This wouldn’t be a Metroidvania game if it didn’t have some permanent ability upgrades as well. There are 5 items hidden throughout the world which each give you an enhanced ability, allowing for increased environmental navigation (such as double jumping) or increased firepower. Generally, you’ll encounter an area that you cannot pass, and you’ll need to make a mental note of the area so you can return later when you have the proper ability.


As mentioned, your character is not a terribly capable individual. He moves slowly, and he cannot shoot while walking or jumping. He is also restricted by the number of rounds his weapon holds in a single magazine (10), and he must reload manually even if he has additional bullets in stock. For the most part, the levels are designed around this particular restriction, but it can make for some frustrating moments, particularly when fighting bosses. Because of your slow movement speed and large hit box, it can be difficult to avoid fast projectile attacks or to return fire with any kind of speed. Given your limited health in the early going, this can be the cause of much repeated gameplay as you make multiple attempts to take down these powerful creatures.


Bosses guard the one thing that allows you to fully explore the world beyond the use of your movement abilities; namely, keys. There are 4 keys to be found in the game, all of which appear on your map from the start to give you a general idea as to their location. When you run into a room and pick up a key, a boss battle starts, and you have to defeat the boss before the exit door will open. Once you have the key, you can open any door that requires it, although you will encounter doors even in the early areas that require a key from further on. These doors can block the way to upgrades or even to entirely new areas. Unfortunately, there is no in-game method by which to note which rooms require which keys, so you’ll need to keep track of them on your own.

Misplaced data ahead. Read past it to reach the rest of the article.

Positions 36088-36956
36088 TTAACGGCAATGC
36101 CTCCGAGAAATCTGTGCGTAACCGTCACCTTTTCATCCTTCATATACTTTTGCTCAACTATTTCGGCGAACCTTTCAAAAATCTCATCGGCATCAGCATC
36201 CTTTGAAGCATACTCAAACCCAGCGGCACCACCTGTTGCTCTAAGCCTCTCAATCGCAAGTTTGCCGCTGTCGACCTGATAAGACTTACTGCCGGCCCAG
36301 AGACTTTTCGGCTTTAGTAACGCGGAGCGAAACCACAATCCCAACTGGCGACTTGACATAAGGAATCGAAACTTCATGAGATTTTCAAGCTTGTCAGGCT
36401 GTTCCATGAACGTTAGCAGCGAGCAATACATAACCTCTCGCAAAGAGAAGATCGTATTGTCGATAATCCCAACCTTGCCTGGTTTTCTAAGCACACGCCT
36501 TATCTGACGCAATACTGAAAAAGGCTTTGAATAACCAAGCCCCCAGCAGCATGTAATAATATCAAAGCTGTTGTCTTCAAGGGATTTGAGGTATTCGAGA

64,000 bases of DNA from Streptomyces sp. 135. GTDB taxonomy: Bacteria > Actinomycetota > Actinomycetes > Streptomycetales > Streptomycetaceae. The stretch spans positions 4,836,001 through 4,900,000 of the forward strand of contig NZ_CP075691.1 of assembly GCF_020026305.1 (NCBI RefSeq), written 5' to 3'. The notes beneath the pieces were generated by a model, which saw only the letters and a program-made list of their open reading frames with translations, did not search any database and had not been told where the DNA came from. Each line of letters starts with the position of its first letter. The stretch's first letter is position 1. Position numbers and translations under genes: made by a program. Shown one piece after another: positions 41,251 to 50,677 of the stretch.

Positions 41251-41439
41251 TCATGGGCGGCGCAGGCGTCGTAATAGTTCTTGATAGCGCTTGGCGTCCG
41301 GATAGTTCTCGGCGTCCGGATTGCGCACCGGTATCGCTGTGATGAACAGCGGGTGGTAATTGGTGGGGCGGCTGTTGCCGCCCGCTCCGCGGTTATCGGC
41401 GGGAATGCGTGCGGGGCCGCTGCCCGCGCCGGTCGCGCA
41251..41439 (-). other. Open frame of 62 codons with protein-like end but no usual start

The game is divided into 4 separate regions. You begin in a set of caves that have remnants of mining equipment, lighting, support columns, and other man-made objects, including the occasional computer room. This area is largely populated by rats, bats, spiders, and wall-climbing snails, as well as some loping humanoid creatures with soulless white eyes.


Later you’ll enter a forest, which has a more fantasy-like appearance with projectile-firing camouflaged plants and jumping shelled creatures with red eyes. Underwater areas lie beyond this with their own local fauna, and eventually you’ll reach an industrial area heavily populated with secret passages, falling block traps, and spikes.


You have a mini-map in the corner and you can pause at any time to access a full-size map. This functions in the same way as the map in Super Metroid and the games that followed, giving you a basic outline of the level structure, with rooms you’ve visited appearing on the map and everything else in black. Each room is color coded to indicate which of the 4 regions it occupies.


Completionists may attempt to discover the 10 silver coins that are hidden throughout the game world. A few are in plain sight, but you’ll need to be thorough in your exploration if you hope to find them all. There is a special bonus awaiting those who do.



2D CRED
Project Black Sun was developed by Starflower Games, a studio based in Tampere, Finland. The studio was founded in 2011 by twin brothers Mika and Tommi Laurila. Mika is a programmer who previously worked at Universomo as a tester on the mobile version of de Blob. Tommi is an artist and programmer who worked previously at 10tons as an artist on the casual puzzler Dragon Portals for PC, Mac, and iOS devices.